Employer Not Necessarily Required to Compensate for Off-Duty Work on Mobile Devices


Addressing an employment issue of interest in an increasingly electronic world, the U.S. Court of Appeals for the Seventh Circuit found that a police department was not required to compensate police officers for performing work on their mobile Blackberry devices while off-duty.

Background: Under the Fair Labor Standards Act, employers must pay for all work that it knew or should have known was being performed. An employer is deemed to have knowledge of the work if it should have known about it through the exercise of reasonable diligence. An employer does not, however, have to compensate employees for work that it reasonably did not know about.

In Allen v. City of Chicago, a group of former police officers sued the police department, claiming that they were not compensated for work that they performed on their Blackberry devices while off-duty. They claimed that their supervisors knew that they sometimes performed this off-duty work, and also claimed that the employer could have known about the uncompensated work by comparing time slips to cell-phone records. The trial court dismissed their claims, and the officers appealed to the Seventh Circuit.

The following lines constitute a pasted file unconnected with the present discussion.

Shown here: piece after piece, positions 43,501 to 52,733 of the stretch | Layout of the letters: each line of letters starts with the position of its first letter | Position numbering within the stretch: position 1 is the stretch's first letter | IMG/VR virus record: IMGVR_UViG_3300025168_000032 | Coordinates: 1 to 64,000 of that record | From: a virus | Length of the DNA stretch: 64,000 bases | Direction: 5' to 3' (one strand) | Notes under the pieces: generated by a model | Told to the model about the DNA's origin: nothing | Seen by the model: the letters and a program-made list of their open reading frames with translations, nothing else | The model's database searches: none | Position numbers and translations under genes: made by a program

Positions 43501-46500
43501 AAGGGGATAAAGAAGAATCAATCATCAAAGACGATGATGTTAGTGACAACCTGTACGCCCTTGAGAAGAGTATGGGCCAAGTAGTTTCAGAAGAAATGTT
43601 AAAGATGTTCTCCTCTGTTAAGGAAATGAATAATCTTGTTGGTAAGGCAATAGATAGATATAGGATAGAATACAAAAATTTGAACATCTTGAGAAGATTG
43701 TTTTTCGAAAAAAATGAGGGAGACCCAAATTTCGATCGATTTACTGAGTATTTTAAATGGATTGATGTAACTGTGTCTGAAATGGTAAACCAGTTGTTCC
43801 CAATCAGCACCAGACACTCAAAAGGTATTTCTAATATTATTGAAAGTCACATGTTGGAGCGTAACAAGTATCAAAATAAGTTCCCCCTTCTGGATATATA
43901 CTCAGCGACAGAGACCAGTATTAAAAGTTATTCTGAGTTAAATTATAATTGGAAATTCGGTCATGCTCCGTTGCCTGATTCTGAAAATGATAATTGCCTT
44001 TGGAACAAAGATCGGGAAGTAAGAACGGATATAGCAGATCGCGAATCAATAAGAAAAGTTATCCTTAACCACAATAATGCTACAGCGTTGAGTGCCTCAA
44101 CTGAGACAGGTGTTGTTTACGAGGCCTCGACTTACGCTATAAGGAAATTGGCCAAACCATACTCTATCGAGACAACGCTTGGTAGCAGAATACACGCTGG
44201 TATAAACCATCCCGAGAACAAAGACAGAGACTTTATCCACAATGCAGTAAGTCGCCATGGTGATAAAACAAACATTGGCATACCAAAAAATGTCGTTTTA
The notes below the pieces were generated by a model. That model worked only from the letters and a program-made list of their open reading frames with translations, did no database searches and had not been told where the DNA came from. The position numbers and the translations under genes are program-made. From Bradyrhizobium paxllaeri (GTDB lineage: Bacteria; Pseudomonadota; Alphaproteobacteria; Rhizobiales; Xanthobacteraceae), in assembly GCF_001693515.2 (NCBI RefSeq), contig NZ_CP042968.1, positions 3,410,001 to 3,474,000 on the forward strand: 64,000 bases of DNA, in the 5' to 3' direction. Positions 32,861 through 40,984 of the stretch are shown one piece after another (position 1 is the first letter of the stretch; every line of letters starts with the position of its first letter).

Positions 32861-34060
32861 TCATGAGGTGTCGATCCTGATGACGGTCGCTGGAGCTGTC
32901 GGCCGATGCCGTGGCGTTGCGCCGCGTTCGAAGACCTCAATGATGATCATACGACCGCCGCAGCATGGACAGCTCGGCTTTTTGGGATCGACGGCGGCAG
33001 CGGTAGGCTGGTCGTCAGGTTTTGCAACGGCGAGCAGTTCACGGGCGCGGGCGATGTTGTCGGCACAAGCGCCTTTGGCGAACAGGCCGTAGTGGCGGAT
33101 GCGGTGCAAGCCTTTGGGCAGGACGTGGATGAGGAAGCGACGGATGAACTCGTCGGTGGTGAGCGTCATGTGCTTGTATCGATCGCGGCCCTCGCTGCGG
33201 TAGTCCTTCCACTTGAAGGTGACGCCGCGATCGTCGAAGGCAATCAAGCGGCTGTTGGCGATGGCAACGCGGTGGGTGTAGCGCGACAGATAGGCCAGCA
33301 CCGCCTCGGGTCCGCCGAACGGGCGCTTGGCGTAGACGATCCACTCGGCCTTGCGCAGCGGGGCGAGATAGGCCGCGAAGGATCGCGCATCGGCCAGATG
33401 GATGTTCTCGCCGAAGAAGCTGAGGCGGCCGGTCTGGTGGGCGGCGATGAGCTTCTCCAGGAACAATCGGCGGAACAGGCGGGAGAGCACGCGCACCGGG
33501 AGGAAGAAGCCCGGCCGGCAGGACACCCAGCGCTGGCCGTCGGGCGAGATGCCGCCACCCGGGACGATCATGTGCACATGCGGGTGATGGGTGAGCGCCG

The Court’s Ruling:  The Seventh Circuit affirmed the decision of the trial court. It found that the employer had exercised diligence with regard to its knowledge of time worked by establishing a clear process by which officers could report any off-duty work performed and be paid for such work. Although supervisors may have known that the officers were performing off-duty work on their Blackberries, there was no evidence that they knew that the officers had not been paid for such work, given that the officers could have used the process to request pay.

In addition, the Seventh Circuit rejected the officers’ argument that the employer “could” have known that the time was unpaid by comparing time slips to cell phone records. It noted that the correct standard was what the employer “should” have known and, in this case, the suggested comparison of records was not reasonable.

The Seventh Circuit also noted that a procedure to report additional time worked would not protect the employer if the employer actually prevented or discouraged such reporting – and this is a case-specific determination. In this case, however, there was no evidence that the employer had engaged in such practices.

Lessons Learned:  It is important for employers to establish and educate employees on a process by which any time worked beyond the expected – including during breaks, lunchtime, or before or after work hours – can be reported and paid. It is also important that employers do not engage in any practices to discourage such reporting. Of particular note, the trial court exhibited some frustration that the employer had not implemented a clear policy on compensation of mobile device work. Employers whose employees rely on mobile devices might be well advised to address this particular subject specifically in any overtime policy.